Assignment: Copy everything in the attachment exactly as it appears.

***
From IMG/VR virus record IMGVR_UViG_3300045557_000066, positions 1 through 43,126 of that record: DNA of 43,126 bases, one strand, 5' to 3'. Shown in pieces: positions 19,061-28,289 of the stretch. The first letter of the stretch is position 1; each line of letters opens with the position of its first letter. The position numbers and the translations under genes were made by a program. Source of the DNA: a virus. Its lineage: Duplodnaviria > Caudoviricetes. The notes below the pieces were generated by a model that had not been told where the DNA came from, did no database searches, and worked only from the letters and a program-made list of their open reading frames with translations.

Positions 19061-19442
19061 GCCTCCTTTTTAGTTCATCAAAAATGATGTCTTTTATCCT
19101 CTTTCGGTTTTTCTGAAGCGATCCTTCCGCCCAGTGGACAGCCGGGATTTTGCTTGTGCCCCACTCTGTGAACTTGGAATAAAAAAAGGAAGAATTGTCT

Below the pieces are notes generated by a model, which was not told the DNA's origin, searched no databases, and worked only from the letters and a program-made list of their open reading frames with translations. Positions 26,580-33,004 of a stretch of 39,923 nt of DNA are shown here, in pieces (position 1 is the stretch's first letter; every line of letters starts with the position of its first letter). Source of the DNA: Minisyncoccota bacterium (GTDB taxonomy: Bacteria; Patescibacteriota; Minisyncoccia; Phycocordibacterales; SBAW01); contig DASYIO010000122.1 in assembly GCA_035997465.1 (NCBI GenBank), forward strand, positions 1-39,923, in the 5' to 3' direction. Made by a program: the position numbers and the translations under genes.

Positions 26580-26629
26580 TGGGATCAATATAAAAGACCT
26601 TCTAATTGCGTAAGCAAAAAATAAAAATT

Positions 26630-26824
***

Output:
From IMG/VR virus record IMGVR_UViG_3300045557_000066, positions 1 through 43,126 of that record: DNA of 43,126 bases, one strand, 5' to 3'. Shown in pieces: positions 19,061-28,289 of the stretch. The first letter of the stretch is position 1; each line of letters opens with the position of its first letter. The position numbers and the translations under genes were made by a program. Source of the DNA: a virus. Its lineage: Duplodnaviria > Caudoviricetes. The notes below the pieces were generated by a model that had not been told where the DNA came from, did no database searches, and worked only from the letters and a program-made list of their open reading frames with translations.

Positions 19061-19442
19061 GCCTCCTTTTTAGTTCATCAAAAATGATGTCTTTTATCCT
19101 CTTTCGGTTTTTCTGAAGCGATCCTTCCGCCCAGTGGACAGCCGGGATTTTGCTTGTGCCCCACTCTGTGAACTTGGAATAAAAAAAGGAAGAATTGTCT

Below the pieces are notes generated by a model, which was not told the DNA's origin, searched no databases, and worked only from the letters and a program-made list of their open reading frames with translations. Positions 26,580-33,004 of a stretch of 39,923 nt of DNA are shown here, in pieces (position 1 is the stretch's first letter; every line of letters starts with the position of its first letter). Source of the DNA: Minisyncoccota bacterium (GTDB taxonomy: Bacteria; Patescibacteriota; Minisyncoccia; Phycocordibacterales; SBAW01); contig DASYIO010000122.1 in assembly GCA_035997465.1 (NCBI GenBank), forward strand, positions 1-39,923, in the 5' to 3' direction. Made by a program: the position numbers and the translations under genes.

Positions 26580-26629
26580 TGGGATCAATATAAAAGACCT
26601 TCTAATTGCGTAAGCAAAAAATAAAAATT

Positions 26630-26824